Did you know that two Cornell University engineers invented the three-point seatbelt? Roger Griswold and Hugh DeHaven developed the life-saving device that is used in vehicles today.
Before the invention of the three-point seat belt, most cars did not have any type of safety device to protect drivers and passengers. However, some cars did have lap belts, or two-point belts, that did not have much protection and were not used often. In 1955, Griswold and DeHaven, two Cornell University engineers, sought a solution to keep people safe in their vehicles. At Cornell’s Aviation Safety and Research Facility, they developed the three-point seat belt, patented as the CIR-Griswold restraint, that went over a person’s lap and shoulder. This invention was then further developed by a Volvo engineer named Nils Bohlin in 1959. It was then that seat belts were put in more and more cars, a major step toward preventing fatalities. Today, it is required by law in the U.S. and many other countries to wear a seat belt.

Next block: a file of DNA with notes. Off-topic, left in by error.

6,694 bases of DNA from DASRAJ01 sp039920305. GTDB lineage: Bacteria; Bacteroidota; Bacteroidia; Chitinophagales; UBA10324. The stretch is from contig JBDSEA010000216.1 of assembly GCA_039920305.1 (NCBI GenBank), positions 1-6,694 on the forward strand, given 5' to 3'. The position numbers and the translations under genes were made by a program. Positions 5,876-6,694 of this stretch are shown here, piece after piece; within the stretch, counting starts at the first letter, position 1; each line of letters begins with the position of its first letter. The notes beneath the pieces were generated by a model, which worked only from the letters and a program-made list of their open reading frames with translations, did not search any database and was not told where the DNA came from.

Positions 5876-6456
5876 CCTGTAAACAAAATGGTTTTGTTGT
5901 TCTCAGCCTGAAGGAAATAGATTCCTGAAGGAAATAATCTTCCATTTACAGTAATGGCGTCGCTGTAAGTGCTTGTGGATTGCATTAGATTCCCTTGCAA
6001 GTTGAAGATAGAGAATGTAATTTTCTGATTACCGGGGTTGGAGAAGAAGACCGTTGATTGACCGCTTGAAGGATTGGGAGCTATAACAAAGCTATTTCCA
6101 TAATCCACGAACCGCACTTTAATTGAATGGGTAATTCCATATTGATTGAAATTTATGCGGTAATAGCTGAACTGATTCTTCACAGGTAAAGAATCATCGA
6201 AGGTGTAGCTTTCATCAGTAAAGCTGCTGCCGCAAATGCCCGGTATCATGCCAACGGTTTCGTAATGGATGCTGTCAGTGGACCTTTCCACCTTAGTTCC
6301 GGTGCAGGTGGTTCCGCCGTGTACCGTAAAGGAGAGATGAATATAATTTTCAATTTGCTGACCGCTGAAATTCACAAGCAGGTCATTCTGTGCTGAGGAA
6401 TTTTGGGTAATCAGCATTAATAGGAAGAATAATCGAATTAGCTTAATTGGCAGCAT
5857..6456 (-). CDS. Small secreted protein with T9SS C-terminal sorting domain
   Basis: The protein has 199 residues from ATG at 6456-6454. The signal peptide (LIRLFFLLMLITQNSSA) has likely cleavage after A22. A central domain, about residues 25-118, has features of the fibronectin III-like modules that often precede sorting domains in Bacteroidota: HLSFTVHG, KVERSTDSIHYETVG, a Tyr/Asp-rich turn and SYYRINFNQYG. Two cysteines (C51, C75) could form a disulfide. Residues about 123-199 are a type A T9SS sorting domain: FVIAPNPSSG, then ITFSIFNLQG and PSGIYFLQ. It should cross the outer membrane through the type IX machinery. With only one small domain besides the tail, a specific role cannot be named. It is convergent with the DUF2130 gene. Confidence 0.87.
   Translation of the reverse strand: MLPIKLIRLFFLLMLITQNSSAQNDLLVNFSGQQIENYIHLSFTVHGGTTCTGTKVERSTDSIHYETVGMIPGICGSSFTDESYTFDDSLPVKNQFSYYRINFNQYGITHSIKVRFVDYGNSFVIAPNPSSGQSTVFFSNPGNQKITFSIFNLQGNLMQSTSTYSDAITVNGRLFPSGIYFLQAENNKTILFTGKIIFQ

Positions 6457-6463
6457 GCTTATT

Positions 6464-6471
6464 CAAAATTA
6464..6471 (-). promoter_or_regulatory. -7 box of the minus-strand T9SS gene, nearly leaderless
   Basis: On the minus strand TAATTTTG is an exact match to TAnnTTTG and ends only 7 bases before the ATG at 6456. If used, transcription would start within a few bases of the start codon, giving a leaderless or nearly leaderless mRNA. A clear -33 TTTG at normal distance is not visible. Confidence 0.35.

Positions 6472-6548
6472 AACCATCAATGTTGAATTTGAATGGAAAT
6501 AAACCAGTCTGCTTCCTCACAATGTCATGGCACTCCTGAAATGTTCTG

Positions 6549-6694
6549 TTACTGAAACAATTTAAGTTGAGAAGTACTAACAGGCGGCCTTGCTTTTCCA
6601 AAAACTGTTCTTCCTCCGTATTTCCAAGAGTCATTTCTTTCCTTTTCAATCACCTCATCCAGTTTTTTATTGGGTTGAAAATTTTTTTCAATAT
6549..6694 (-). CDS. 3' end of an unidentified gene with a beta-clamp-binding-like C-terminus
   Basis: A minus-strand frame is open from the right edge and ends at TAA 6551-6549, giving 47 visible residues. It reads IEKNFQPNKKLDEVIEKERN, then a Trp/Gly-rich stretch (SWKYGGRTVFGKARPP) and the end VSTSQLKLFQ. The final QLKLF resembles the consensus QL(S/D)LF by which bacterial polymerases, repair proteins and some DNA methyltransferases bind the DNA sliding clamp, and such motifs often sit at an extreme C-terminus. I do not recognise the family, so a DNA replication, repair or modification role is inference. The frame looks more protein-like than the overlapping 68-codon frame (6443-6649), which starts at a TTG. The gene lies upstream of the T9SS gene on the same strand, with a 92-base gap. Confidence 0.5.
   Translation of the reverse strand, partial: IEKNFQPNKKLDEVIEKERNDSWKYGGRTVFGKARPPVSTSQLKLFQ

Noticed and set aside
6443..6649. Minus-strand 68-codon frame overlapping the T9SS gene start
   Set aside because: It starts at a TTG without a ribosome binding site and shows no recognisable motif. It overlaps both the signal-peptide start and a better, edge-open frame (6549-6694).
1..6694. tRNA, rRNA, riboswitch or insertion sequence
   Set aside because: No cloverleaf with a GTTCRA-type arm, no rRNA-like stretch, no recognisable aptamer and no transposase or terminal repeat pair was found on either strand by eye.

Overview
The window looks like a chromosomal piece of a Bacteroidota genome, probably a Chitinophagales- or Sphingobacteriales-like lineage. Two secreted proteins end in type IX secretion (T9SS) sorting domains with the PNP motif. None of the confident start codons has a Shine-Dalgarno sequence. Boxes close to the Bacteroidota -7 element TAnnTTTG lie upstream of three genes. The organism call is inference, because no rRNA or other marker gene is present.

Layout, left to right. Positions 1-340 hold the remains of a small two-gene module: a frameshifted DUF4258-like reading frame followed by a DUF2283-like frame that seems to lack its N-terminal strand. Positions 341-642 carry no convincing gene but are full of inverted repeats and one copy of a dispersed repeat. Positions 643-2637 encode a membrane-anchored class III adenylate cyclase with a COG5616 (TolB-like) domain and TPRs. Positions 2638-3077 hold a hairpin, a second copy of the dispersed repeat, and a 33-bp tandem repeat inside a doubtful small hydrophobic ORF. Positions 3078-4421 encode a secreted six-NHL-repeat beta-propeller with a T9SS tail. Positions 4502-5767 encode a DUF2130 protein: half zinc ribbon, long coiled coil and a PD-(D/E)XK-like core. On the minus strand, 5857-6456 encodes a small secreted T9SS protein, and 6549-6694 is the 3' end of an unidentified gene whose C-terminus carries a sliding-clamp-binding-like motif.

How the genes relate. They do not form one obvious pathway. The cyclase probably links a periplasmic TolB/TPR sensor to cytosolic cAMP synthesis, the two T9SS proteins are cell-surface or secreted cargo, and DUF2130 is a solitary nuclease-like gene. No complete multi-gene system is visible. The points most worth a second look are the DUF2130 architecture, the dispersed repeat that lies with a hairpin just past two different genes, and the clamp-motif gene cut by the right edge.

By preventing drivers and passengers from being ejected during a crash, seatbelts have saved many lives since their implementation. It is estimated that seat belts saved 14,955 lives in 2017 alone. Currently, the automotive seat belt market continues to grow due to increasing vehicle production and demand for safety features. In 2020, the automotive airbags and seatbelts market size was worth $59.32 billion and is expected to grow to $142.24 billion by 2028.
Innovation at universities is capable of saving lives. Keeping up with university innovation is crucial to your organization’s competitiveness. FirstIgnite can help your organization identify and partner with the specific universities, laboratories, and experts you need in order to discover the next groundbreaking safety development, like the three-point seat belt.